How do I use “I Teach Inquiry” as a technology resource in my classroom?

2nd June, 2010 - Posted by Sammie Gann - 11 Comments

At Carolina Curriculum, we value collaboration between students and teachers.  Join the NEW I Teach Inquiry® Network to unite with other classrooms committed to teaching inquiry today. This FREE website provides a forum for teachers and students to share ideas and develop techniques to improve student learning.  In addition to its purpose as a meeting place, the site features updates on cutting-edge educational resources and grant opportunities, and allows opportunities for you and your students to publish and share fresh ideas with one another in a safe and monitored environment by a National Board Certified Teacher and a company specializing in science and math curriculum.  For once, you don’t have to worry about objects popping up on your student’s screen or inappropriate content!

 What are some ways to use I Teach Inquiry in your classroom?

1. Collaborate:  Use the site to collaborate with your peers about what works in their classrooms.  It is as simple as clicking on the Contribute tab at the top of the page.  Upload and share your great ideas (video interviews with your students, photos or videos of experiments, work samples, lesson ideas, etc. and provide feedback on ideas that are already posted.  This is a wonderful chance to see creative lessons that might spark an idea that you could implement in your classroom to build student understanding on a particular concept.  It’s like a virtual field trip! All network members are able to learn from one another, and for every video or lesson submission published, you will receive FREE MATERIALS for your classroom or school!

2. Assess student learning:  We all know that assessment is the key to driving your instruction.  Assess your students’ learning through an interactive blog, and connect with students and teachers around the world.  Upload videos, class snapshots, science notebook entries, students interviewing students, or inquiry prompts, and open the site as a technology learning station in your room.  Your students can create a class science notebook documenting what they have learned throughout a lesson, or from lessons that were published in other classrooms around the world.  Encourage parents to log on to the site to see what is going on in your classroom.  Print out your students blog page as a quick assessment tool to see who needs help clarifying ideas, building vocabulary, or peer discussions to understand science and math ideas and concepts.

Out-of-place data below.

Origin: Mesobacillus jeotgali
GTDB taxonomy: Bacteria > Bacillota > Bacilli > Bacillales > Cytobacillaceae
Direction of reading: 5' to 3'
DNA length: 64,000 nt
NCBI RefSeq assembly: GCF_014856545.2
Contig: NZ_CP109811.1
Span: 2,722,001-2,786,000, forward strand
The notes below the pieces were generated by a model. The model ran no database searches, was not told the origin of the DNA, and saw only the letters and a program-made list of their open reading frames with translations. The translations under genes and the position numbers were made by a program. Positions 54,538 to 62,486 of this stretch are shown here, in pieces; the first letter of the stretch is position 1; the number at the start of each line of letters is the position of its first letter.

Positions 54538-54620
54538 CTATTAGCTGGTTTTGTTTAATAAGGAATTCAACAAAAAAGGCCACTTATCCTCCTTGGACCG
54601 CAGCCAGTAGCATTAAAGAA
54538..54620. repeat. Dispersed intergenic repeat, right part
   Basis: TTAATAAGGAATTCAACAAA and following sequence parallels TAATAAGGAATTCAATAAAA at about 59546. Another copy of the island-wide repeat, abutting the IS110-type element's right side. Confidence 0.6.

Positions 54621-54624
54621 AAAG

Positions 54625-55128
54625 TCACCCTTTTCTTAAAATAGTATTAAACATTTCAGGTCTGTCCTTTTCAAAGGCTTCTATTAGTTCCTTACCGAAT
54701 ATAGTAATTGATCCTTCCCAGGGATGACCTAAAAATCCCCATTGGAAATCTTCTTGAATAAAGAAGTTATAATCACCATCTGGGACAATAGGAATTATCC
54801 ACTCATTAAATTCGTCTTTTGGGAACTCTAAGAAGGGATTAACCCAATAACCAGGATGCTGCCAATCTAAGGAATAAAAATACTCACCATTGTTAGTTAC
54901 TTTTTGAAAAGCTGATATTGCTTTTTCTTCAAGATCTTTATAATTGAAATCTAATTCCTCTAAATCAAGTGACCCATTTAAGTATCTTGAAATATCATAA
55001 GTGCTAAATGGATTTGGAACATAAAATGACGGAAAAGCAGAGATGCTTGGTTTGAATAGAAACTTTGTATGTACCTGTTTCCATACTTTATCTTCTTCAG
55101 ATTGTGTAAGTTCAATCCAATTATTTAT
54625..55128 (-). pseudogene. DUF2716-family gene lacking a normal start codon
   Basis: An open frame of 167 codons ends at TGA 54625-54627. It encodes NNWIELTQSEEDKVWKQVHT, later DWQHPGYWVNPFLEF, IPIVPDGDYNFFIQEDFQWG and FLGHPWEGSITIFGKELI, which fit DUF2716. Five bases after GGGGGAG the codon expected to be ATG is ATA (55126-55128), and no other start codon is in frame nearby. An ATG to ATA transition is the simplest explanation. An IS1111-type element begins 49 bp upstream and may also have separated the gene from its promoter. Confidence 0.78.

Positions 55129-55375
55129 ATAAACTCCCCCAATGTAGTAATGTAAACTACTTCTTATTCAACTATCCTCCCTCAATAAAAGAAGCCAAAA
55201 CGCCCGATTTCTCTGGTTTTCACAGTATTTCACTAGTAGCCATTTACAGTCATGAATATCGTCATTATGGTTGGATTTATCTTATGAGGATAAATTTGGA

3. See blogging in action to integrate writing in your science and math instruction:

·         Type Organisms into the search bar at the top of the page.  These amazing first graders share their wonderful inquiry lesson, and continue to blog about what they learned as an extension to their science notebooks.  Just imagine how in one glance you can assess your students’ learning using 21st-century skills.  No more hauling papers to grade home.  With one click, everything you need is at your fingertips!

·         Type Geometry into the search bar at the top of the page to view students developing a working vocabulary of geometric terms!

·         Type Student Contest into the search bar at the top of the page for a FREE lesson using UV beads and light.  Submit your students’ lab sheets for a chance to win FREE materials from Carolina Biological Supply Company!

Free materials, collaboration, assessment, and more!  Your technology station is ready to implement tomorrow!  To get started, go to and become a contributor.  Start new discussions today! Let me know if you are looking for a specific topic for your class or any ideas of how I can help you in your classroom. Remember this is ALL FREE!

Posted on: June 2, 2010

Filed under: Uncategorized


Sammie Lotz

June 2nd, 2010 at 2:59 pm    

What are some of your creative ideas to incorporate some of the inquiry activities and resources on this site into your classroom? Please share your creative ideas below!

Kim Berkley

June 28th, 2010 at 11:01 pm    

After an introduction of the different types of simple machines, and before beginning a FOSS unit on levers and pulleys, I searched our school, taking pictures of specific examples of simple machines. EX: pulleys: flag pole, window blind, stage curtains pulley. Incline plane: steps, ramps. Wheel and axle: door knobs, spinning chairs. Wedge: door wedges, picture tacks. You get the idea. The pictures were then placed in a booklet and students were placed in groups, along with a parent leader, to go on a scavengar hunt throughout the school to find the items, taking the exact picture using digital cameras. They had a blast, and it’s surprising how well they actually did in finding all of the objects. This all had to be completed in a specified amount of time. They had to be back in the room at a particular time, or they lost points.

Sammie Lotz

June 29th, 2010 at 8:32 am    

What a great idea to cover the topic of simple machines! I love your hook idea to engage the students in making real life connections.

What grade to you teach and where? They are lucky to have such a creative teacher to lead them. How have the items on this site helped you in your classroom? Please don’t hesitate to let me know if I can help you in any way. :)